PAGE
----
It really is remarkable. Every self-reported measure of wellbeing has improved near continuously in the past eight years.
Posts Tagged: British history
In the wake of Johnson’s deal, the Government must balance its plan for Northern Ireland with strengthening “our precious Union” – all four parts of it.
Its verdict fundamentally misunderstands Parliamentary Sovereignty – thus raising big questions about the future of the judiciary and the stability of our constitution.
James Frayne: Why a populist programme wouldn’t work for Johnson. Working class voters aren’t values votes.
Middle class hostility to the working class and lower middle class is common, while working class and lower middle class hostility is practically non-existent.
Two different conceptions of it are widely held in the UK, representative and direct. In 2019, they collide.
Iain Dale: Were the Prime Minister to pull the plug on HS2, would he call time on Heathrow expansion too?
Plus: I* which I ru* i*to a few a**oyi*g problems fili*g this colum* from my *orfolk retreat.
Even though public concern about immigration seems to have eased off recently, there is reason for caution.
That newspapers may technically be open to proceedings over the Darroch cables highlights weaknesses in our legislation.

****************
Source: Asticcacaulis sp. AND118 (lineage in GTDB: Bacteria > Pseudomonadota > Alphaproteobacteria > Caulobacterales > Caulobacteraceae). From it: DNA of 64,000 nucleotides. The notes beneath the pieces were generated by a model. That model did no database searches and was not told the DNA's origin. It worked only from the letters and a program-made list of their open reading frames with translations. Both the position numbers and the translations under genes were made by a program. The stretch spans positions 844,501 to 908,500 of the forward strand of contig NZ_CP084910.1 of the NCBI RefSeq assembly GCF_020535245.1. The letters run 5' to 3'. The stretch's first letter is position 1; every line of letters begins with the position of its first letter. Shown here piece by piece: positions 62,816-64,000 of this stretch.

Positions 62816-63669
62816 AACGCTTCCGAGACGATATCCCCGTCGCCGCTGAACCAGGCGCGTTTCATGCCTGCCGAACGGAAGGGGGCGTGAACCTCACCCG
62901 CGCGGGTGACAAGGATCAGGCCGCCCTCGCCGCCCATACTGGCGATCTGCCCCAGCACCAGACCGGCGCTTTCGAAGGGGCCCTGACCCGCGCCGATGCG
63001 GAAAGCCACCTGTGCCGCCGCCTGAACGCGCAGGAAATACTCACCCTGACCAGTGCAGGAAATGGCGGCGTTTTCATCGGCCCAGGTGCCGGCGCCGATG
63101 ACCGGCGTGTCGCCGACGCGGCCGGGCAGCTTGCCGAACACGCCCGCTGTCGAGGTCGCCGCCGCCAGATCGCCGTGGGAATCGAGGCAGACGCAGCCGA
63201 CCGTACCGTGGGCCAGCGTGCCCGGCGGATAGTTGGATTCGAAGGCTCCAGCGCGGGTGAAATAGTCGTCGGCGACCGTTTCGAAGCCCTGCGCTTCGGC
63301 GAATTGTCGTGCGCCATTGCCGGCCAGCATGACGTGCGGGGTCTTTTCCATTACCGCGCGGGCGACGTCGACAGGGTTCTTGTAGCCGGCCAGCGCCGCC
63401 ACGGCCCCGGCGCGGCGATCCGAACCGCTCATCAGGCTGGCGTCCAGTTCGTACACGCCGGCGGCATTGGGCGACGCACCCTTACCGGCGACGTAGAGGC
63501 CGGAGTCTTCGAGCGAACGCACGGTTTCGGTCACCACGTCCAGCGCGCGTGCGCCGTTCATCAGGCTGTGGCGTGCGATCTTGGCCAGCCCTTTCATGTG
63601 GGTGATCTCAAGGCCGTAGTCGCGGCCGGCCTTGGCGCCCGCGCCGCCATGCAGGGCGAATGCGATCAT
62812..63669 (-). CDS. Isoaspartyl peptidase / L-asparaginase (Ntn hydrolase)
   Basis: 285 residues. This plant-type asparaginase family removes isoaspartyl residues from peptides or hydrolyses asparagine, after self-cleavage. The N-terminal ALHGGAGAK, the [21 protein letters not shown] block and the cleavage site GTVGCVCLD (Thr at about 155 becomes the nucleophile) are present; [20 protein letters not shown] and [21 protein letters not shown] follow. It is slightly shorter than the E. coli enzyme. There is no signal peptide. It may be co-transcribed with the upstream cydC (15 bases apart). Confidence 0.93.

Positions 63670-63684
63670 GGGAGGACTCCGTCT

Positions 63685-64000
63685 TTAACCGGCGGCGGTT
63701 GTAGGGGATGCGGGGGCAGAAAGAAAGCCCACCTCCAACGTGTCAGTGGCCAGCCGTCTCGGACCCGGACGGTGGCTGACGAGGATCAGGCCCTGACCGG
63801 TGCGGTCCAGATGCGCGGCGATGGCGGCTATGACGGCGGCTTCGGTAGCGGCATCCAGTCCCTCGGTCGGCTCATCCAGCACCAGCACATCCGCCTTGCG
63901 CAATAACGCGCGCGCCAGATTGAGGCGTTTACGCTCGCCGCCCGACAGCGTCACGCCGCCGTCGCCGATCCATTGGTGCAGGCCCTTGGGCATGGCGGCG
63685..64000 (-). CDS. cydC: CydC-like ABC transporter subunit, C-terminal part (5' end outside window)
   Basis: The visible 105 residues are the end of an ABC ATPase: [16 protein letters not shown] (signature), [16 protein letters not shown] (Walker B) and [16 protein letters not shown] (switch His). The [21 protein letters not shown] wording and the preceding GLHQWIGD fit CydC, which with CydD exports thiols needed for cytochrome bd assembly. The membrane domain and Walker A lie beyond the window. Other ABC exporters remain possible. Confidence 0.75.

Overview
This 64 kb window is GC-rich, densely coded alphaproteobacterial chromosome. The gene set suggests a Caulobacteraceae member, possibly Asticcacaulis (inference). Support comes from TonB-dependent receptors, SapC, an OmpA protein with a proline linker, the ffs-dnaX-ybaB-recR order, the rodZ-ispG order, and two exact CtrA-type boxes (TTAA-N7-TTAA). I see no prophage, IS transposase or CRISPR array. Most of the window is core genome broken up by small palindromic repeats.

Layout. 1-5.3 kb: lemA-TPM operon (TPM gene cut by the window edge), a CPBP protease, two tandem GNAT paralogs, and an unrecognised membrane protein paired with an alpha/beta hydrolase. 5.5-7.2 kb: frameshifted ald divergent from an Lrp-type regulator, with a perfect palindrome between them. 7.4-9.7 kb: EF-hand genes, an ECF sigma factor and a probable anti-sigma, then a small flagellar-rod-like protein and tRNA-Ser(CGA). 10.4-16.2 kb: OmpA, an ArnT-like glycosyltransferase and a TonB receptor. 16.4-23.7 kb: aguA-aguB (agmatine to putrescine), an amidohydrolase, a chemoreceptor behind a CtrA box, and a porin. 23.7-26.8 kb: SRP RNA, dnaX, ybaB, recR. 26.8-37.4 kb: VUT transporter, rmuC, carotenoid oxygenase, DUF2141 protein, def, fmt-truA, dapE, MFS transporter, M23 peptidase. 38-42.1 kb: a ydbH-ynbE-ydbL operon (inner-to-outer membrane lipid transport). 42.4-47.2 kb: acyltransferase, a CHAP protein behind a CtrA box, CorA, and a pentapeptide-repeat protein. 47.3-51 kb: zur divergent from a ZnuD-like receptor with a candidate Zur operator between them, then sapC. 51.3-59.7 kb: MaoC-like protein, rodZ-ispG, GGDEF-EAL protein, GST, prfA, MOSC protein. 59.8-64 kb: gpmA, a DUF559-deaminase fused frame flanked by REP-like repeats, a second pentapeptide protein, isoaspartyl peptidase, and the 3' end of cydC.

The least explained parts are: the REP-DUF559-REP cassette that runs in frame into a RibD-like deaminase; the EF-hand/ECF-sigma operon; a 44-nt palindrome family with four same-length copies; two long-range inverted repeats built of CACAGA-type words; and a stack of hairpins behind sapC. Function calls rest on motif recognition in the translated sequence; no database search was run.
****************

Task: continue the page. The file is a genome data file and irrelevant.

What he detests is less liberalism than democracy, and the obstacle it poses to Russian foreign policy objectives.
In so doing, he has the opportunity not only to deliver Brexit, serve his country – and make history.
Richard Kelly: A lesson from May’s departure – and from history. So often, it’s Tory activists, not MPs, who bring down their leader.
Yesterday’s emergency National Convention meeting was a reminder of the influence and power of the grassroots.
Britain Beyond Brexit, a New Conservative Vision for a New Generation, is published today by the CPS.
Alan Mak: Conservatism 4.0 – We must ensure that no-one is left behind by the Fourth Industrial Revolution
The second article in a three-part series explaining why adapting to a society and economy shaped by technology is key.
Chris Penney: A lesson from D-Day – 75 years on. It was textbook exercise in how to succeed against the odds.
In the week leading up to June 6, it’s worth remembering how division and disagreement were overcome.
A Prime Minister might, in the autumn, ask the Queen to prorogue Parliament until the day after exit is legally due on 31 October.